“Sliding Doors”

A great movie to make you reconsider all those “if only” moments and regrets life inevitably provides us with, featuring Gwyneth once again.

    For the foreign film afficianados:

“Amelie”

A gorgeous and lush visual French movie with a decidedly sheltered and loveable heroine in her breakout role. Don’t worry, you’ll get used to the subtitles, and this film is a pleasure even without them 🙂

“Crouching Tiger, Hidden Dragon”

The tale of a young woman with incredible talents torn between fates offered by two alternate female mentors. Another gorgeous piece of visual art with a slowly unfolding yet entrancing storyline. Perhaps a better Sunday afternoon delight than Friday evening pursuit, but to be recommended to those who love wirework in action films. To be followed by “Hero,” if the drama is to your liking.

For the Science Fiction fans:

“Arrival”

Amy Adams plays a convincing linguist recruited to communicate with Earth’s first alien visitors. Though tense, this movie and its aliens are tense, not terrifying, and it will leave you with much to think about after the credits roll.

“Contact”

Still my favourite Jodie Foster role, playing the role of a SETI researcher confronted by her disavowal of faith for science in a Carl Sagan alien story about so much more.

    For the cynics:

“V is for Vendetta”

A grand dystopian fairytale featuring Natalie Portman as a girl swept up in a masked madman’s plot.

“Edge of Tomorrow”

One of my favorite female action hero movies, nominally starring Tom Cruise and featuring a convincing Emily Blunt in their efforts to save the world from an alien invasion. Full of the kind of time loop paradoxes that originally enamoured me with Star Trek.

    For the small screeners:

“Alias” episodes featuring super-spy Sydney Bristow (Jennifer Garner) inevitably trying to save herself and the world while negotiating love interests and family conflict.

“Game of Thrones” episodes featuring a cast of female characters as diverse as Arya Stark and the Khaleesi and Katlyn Stark. Lots of riskee and violent action here, but a complex and rewarding fantasy setting filled with intrigue and adventure.

“Battlestar Galactica”

Another sci-fi series, redone in the 2000’s, with a strong cast of female characters including ace pilot Starbuck and humanity’s remaining president Roslyn in continuous retreat from a Cylon invasion/capture.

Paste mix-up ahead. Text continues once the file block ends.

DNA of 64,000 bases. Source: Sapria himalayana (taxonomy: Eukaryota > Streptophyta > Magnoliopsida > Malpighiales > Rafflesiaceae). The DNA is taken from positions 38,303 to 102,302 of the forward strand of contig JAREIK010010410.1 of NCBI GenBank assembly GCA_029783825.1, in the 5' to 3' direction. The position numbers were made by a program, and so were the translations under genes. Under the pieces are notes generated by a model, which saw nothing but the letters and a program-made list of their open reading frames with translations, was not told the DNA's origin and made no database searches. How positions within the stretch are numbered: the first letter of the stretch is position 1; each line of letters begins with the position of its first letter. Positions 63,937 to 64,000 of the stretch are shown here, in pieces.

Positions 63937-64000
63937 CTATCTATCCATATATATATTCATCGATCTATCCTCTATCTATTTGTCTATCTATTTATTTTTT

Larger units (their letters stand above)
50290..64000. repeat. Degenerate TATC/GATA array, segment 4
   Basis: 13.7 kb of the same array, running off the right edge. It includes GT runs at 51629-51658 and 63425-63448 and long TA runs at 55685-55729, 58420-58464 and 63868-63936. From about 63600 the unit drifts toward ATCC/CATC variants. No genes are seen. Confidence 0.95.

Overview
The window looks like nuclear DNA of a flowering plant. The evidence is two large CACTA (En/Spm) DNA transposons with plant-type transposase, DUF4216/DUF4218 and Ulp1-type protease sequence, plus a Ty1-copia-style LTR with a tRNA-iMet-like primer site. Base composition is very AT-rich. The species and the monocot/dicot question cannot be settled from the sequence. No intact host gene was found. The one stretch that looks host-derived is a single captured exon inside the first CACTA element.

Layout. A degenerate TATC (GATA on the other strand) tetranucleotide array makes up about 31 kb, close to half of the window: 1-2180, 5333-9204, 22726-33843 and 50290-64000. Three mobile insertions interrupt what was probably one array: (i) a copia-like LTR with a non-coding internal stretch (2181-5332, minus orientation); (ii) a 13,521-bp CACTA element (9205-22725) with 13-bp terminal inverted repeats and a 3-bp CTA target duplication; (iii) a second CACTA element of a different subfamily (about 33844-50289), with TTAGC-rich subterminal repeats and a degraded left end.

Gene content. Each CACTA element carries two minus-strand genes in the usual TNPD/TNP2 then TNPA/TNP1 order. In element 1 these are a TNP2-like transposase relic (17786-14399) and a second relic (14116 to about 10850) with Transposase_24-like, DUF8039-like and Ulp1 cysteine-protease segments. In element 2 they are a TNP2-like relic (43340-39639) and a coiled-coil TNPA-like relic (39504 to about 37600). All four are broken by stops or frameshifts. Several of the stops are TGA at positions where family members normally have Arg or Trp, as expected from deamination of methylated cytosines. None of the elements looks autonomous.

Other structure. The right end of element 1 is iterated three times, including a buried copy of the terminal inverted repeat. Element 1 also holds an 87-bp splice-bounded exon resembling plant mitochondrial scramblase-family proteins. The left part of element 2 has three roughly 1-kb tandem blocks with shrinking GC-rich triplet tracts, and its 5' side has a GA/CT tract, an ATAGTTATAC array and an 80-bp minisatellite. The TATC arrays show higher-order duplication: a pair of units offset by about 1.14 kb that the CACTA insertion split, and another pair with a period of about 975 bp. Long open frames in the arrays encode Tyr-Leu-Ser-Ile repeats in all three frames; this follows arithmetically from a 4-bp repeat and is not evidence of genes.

How your values define your victories

I still remember the first time I watched life coach and media celebrity Tony Robbins present his TED talk Why we do what we do. Suddenly, a whole new world of insight into why I was the way I was, and why others might be the way they were, opened up to me.

By meticulously laying out the six universal human needs and real life examples of these needs in action, in addition to how our differing ranking of these needs in our lives created different drives and problems among people, Tony managed to illuminate something that explained the majority of my life’s subjective successes and failures to that point. (If you haven’t watched this talk by now, I highly encourage you to do so now!)

I was so impressed by this talk that I went on to invest in several of Tony’s publications, including his book,”Awaken the Giant Within.” Here, Tony dove deeper into how our unique value systems can affirm these needs, and how aligning (or realigning) our lives and lifestyles with the values we hold dearest can help us make the decisions and create the destinies that best serve us.

Even if you’re not sold yet, have you ever taken time to truly think about what you value and how your current life affirms or denies that value set? Are there ways you could reprioritize or reaffirm what you value to enjoy the sensation of personal victory more often?

In examining a list of values provided in the book, it was clear to me that values like Freedom, Friendship, and Adventure ranked higher than Affection, Wealth, or Spirituality for me. Tougher was realizing that much of my life when I was at my lowest in my 20s and 30s did not affirm these values, even though life then fulfilled other, more society-approved “means” values of perhaps achieving these “end” values. A physically affectionate relationship with a wealthy significant other and stable career seemingly promised (financial) freedom, companionship (if not true friendship), and the money to take trips “someday,” yet the promised ends never materialized, even if societal approval was high and I felt fake and unfulfilled.